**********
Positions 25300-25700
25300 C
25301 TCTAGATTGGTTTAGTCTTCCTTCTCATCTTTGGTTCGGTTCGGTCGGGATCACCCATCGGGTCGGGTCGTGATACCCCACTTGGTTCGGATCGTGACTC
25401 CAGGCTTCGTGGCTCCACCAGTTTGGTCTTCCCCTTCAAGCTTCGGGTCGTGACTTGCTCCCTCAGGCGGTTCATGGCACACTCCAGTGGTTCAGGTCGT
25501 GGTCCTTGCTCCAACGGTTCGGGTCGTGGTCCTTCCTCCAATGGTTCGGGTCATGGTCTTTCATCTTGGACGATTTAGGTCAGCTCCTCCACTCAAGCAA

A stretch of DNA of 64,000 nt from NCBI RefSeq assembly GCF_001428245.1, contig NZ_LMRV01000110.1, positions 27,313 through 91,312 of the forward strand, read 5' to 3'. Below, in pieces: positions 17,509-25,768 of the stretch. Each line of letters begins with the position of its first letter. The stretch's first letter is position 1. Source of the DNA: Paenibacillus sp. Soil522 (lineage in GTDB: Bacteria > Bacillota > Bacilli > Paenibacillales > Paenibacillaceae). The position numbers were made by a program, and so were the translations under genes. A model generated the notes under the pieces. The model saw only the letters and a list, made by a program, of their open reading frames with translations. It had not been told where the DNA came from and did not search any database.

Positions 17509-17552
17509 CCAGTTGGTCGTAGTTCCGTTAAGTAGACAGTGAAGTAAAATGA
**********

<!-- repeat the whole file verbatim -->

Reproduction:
Positions 25300-25700
25300 C
25301 TCTAGATTGGTTTAGTCTTCCTTCTCATCTTTGGTTCGGTTCGGTCGGGATCACCCATCGGGTCGGGTCGTGATACCCCACTTGGTTCGGATCGTGACTC
25401 CAGGCTTCGTGGCTCCACCAGTTTGGTCTTCCCCTTCAAGCTTCGGGTCGTGACTTGCTCCCTCAGGCGGTTCATGGCACACTCCAGTGGTTCAGGTCGT
25501 GGTCCTTGCTCCAACGGTTCGGGTCGTGGTCCTTCCTCCAATGGTTCGGGTCATGGTCTTTCATCTTGGACGATTTAGGTCAGCTCCTCCACTCAAGCAA

A stretch of DNA of 64,000 nt from NCBI RefSeq assembly GCF_001428245.1, contig NZ_LMRV01000110.1, positions 27,313 through 91,312 of the forward strand, read 5' to 3'. Below, in pieces: positions 17,509-25,768 of the stretch. Each line of letters begins with the position of its first letter. The stretch's first letter is position 1. Source of the DNA: Paenibacillus sp. Soil522 (lineage in GTDB: Bacteria > Bacillota > Bacilli > Paenibacillales > Paenibacillaceae). The position numbers were made by a program, and so were the translations under genes. A model generated the notes under the pieces. The model saw only the letters and a list, made by a program, of their open reading frames with translations. It had not been told where the DNA came from and did not search any database.

Positions 17509-17552
17509 CCAGTTGGTCGTAGTTCCGTTAAGTAGACAGTGAAGTAAAATGA